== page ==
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Eunju Lee 2 Articles
COVID-19 outbreak in a religious village community in Republic of Korea and risk factors for transmission
Jiae Shim, Eunju Lee, Eunyoung Kim, Yeonhwa Choi, Giseok Kang, Bryan Inho Kim
Osong Public Health Res Perspect. 2023;14(2):110-118.   Published online April 5, 2023
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Graphical AbstractGraphical Abstract AbstractAbstract PDF
This study aimed to assess the scale and transmission patterns of coronavirus disease 2019 (COVID-19) in a religious village community in South Korea, to determine the risk factors of transmission, and to evaluate vaccine effectiveness.
An epidemiological survey was conducted, and data were collected and analyzed from 602 villagers in the religious village community. Multivariate logistic regression analysis was used to identify the risk factors for COVID-19 transmission and to evaluate vaccine effectiveness.
The outbreak attack rate was 72.1% (434/602). The attack rate was high among women in their 60s, the unemployed, residents living near religious facility (<500 m), and the unvaccinated. Age, the distance between religious facility and residences, and the absence of vaccination were identified as risk factors for transmission. Vaccine effectiveness was 49.0%, and the highest effectiveness was seen in the age group of 59 years or younger (65.8%).
This village community was isolated, with little communication with the outside world. However, the frequency of close contact between residents was relatively high, contributing to the spread of COVID-19 in the village even with relatively short exposure. Vaccination rates in the village community were also lower than those in the general public. Public health authorities should consider the potential impact of cultural factors, including religion, that could lead to the exponential spread of COVID-19 in closed village communities.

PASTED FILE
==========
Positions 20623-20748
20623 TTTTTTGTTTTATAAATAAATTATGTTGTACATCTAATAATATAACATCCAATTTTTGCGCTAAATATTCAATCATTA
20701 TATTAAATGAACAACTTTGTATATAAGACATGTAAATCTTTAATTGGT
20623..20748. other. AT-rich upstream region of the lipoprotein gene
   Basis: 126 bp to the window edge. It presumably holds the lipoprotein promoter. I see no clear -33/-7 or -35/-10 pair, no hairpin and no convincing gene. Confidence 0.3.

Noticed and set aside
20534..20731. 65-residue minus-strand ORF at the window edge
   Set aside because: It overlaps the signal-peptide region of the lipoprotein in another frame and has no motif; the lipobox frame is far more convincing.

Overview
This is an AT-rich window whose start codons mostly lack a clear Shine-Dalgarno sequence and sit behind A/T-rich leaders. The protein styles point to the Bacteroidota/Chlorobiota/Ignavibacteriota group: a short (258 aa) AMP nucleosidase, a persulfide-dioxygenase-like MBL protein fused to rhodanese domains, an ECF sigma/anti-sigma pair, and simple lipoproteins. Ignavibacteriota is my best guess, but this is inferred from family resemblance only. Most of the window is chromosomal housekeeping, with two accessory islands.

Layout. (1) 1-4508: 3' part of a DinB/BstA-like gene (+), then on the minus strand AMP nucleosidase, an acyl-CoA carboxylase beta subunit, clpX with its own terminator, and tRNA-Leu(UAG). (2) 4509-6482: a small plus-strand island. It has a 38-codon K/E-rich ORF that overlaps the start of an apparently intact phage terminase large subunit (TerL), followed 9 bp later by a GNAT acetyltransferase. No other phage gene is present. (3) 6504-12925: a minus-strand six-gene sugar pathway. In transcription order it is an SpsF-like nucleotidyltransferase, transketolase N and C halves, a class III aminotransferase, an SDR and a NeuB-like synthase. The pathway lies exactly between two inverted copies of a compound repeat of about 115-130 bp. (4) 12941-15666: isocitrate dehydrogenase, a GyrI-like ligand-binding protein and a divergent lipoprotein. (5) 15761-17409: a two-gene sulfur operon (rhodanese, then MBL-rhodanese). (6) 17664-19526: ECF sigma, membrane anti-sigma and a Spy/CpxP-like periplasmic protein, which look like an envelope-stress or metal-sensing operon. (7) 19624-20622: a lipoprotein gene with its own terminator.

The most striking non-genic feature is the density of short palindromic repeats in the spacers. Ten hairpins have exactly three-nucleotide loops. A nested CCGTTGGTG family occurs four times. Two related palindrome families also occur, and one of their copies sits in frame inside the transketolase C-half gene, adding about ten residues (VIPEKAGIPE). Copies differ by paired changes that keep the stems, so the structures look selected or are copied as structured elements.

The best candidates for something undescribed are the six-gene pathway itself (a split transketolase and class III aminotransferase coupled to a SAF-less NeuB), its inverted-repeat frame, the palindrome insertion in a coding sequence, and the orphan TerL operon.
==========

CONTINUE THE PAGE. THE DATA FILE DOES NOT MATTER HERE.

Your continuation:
COVID-19 vaccine safety monitoring in the Republic of Korea: February 26, 2021 to April 30, 2021
Hyun-kyung Oh, Eun Kyeong Kim, Insob Hwang, Tae Eun Kim, Yeon-kyeong Lee, Eunju Lee, Yeon-Kyeng Lee
Osong Public Health Res Perspect. 2021;12(4):264-268.   Published online August 13, 2021
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  • 4 Citations
AbstractAbstract PDF
On February 26, 2021, coronavirus disease 2019 (COVID-19) vaccination was started for high-priority groups based on the recommendation of the Advisory Committee on Immunization Practices with 2 available COVID-19 vaccines (AstraZeneca and Pfizer-BioNTech) in Korea. This report provides a summary of adverse events following COVID-19 vaccination as of April 30, 2021.
Adverse events following immunization are notifiable by medical doctors to the Korea Immunization Management System (KIMS) under the national surveillance system. We analyzed all adverse events reports following COVID-19 vaccination to the KIMS from February 26 to April 30, 2021.
In total, 16,196 adverse events following 3,586,814 administered doses of COVID-19 vaccines were reported in approximately 2 months (February 26 to April 30, 2021). Of these, 15,658 (96.7%) were non-serious adverse events, and 538 (3.3%) were serious adverse events, including 73 (0.5%) deaths. The majority of adverse events (n=13,063, 80.7%) were observed in women, and the most frequently reported adverse events were myalgia (52.2%), fever (44.9%), and headache (34.9%). Of the 73 deaths following the COVID-19 vaccination, none were related to the vaccines.
By April 30, 3.6 million doses of the COVID 19 vaccine had been given in Korea, and the overwhelming majority of reports were for non-serious events. The Korea Disease Control and Prevention Agency continues to monitor the safety of COVID-19 vaccination.


Citations to this article as recorded by  
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    Osong Public Health and Research Perspectives.2021; 12(6): 396.     CrossRef

PHRP : Osong Public Health and Research Perspectives